Buggin’ Out in The Parklands
As you stroll into the wilderness of The Parklands, you may notice outlandish creatures coming from every corner of the park. There is an entire World of insects that most of us average-Joe humans have no idea about. While you are out visiting The Parklands, observe your surroundings and see if a curious bug comes your way. Below is an album in honor of these peculiar insects that have been seen throughout our parks.
Banded Garden Spider. Scientific name: Argiope trifasciata. Photo by Park Attendant, Jeff Mattingly.
Differential Grasshopper. Scientific name: Melanoplus differentialis. Photo by park visitor, Matt Pribis.
Tussock Moth Caterpillar. Scientific name: Orgyia leucostigma. Photo by Park Attendant, Jeff Mattingly.
The Katydid (some may call him a “Leaf Bug”). Scientific name: Tettigoniidae. Photo by park visitor, Nate Bond.
Carolina Praying Mantis. Scientific name: Stagmomantis Carolina. Photo by Park Attendant, Jeff Mattingly.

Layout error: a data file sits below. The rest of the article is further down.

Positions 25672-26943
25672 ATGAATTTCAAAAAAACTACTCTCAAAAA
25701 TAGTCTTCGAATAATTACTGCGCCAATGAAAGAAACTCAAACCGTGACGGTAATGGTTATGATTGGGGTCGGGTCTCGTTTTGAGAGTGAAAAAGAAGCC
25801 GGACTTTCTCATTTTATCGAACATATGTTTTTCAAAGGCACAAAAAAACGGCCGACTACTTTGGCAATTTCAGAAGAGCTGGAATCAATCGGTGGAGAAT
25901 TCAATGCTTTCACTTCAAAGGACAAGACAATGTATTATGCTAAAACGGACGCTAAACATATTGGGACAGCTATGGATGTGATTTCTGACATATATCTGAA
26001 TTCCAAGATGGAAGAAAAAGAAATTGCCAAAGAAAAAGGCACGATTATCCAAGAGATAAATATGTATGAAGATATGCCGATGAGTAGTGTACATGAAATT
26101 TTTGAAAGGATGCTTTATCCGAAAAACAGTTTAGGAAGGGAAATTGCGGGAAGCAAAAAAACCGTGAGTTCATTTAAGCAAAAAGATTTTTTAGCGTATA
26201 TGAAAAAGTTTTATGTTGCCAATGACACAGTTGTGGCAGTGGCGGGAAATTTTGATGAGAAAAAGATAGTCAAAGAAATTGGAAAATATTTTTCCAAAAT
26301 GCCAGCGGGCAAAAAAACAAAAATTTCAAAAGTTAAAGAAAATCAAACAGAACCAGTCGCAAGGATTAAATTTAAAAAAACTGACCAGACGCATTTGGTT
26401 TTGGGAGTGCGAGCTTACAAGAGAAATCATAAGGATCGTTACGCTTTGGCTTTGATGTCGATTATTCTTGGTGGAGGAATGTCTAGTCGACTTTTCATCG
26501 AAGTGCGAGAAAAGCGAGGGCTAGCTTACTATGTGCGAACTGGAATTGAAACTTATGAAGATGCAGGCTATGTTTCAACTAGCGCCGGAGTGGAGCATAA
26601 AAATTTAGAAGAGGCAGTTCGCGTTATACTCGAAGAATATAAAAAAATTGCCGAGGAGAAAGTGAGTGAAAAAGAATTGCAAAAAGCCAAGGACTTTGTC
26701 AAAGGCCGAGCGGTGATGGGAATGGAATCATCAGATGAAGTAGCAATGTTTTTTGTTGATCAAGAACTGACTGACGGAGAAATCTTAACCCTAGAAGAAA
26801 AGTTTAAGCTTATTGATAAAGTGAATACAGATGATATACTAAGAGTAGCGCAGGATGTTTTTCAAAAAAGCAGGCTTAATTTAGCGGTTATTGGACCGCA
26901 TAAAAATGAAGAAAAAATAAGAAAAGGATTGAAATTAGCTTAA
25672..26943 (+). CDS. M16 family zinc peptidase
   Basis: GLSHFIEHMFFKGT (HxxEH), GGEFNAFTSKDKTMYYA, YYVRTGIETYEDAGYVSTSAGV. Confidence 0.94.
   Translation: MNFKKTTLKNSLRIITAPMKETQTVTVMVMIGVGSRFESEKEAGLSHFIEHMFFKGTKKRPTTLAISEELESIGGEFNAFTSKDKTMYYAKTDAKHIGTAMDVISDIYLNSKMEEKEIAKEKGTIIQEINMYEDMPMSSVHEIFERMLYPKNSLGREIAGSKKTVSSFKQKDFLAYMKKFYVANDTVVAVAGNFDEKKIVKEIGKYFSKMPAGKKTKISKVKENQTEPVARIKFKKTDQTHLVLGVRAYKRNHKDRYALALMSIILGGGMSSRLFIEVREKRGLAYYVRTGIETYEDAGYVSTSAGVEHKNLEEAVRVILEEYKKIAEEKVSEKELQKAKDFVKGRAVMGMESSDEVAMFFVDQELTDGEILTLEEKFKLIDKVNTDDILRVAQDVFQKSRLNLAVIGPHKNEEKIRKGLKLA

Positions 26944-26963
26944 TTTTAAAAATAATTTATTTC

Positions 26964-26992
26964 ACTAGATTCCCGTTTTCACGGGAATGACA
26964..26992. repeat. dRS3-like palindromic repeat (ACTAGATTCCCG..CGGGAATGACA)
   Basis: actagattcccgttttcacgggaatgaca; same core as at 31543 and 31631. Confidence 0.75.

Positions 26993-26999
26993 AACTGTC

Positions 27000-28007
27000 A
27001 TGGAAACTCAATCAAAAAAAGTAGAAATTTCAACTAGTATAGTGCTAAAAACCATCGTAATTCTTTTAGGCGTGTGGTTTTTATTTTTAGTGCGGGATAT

European Hornet. Scientific name: Vespa crabro. Photo by Park Attendant, Jeff Mattingly.
Praying Mantis. Scientific name: Mantodea. Photo by park visitor, Ellen Stanley Sears.
Viceroy Butterfly (a Monarch mimic). Scientific Name: fLimenitis archippus. Photo by Park Attendant, Jeff Mattingly.
Satyr Butterfly. Scientific name: Neonympha mitchellii. Photo by Park Attendant, Jeff Mattingly.
Great Spangled Fritillary Butterfly. Scientific name: Speyeria cybele. Photo by Park Attendant, Jeff Mattingly.
Have you seen an interesting species in The Parklands? Please don’t hesitate to share photos to our social media platforms, we love to see what you come across while exploring!
About the Author
As the Parklands Fund Coordinator, Taylor Freimund works with the Development team to coordinate annual fundraising and development events and activities, as well as overseeing fundraising marketing and donor communications. Prior to joining The Parklands team in the summer of 2017 as a Communications Specialist, she worked as an Administrative Assistant at UPS throughout college while receiving a Bachelor of Science in Communication. She focused her marketing and strategic communication efforts on non-profit work at Fund for the Arts, The KY Humane Society and The Cincinnati Art Museum. In her free time, she enjoys drinking coffee and hanging out with her dogs.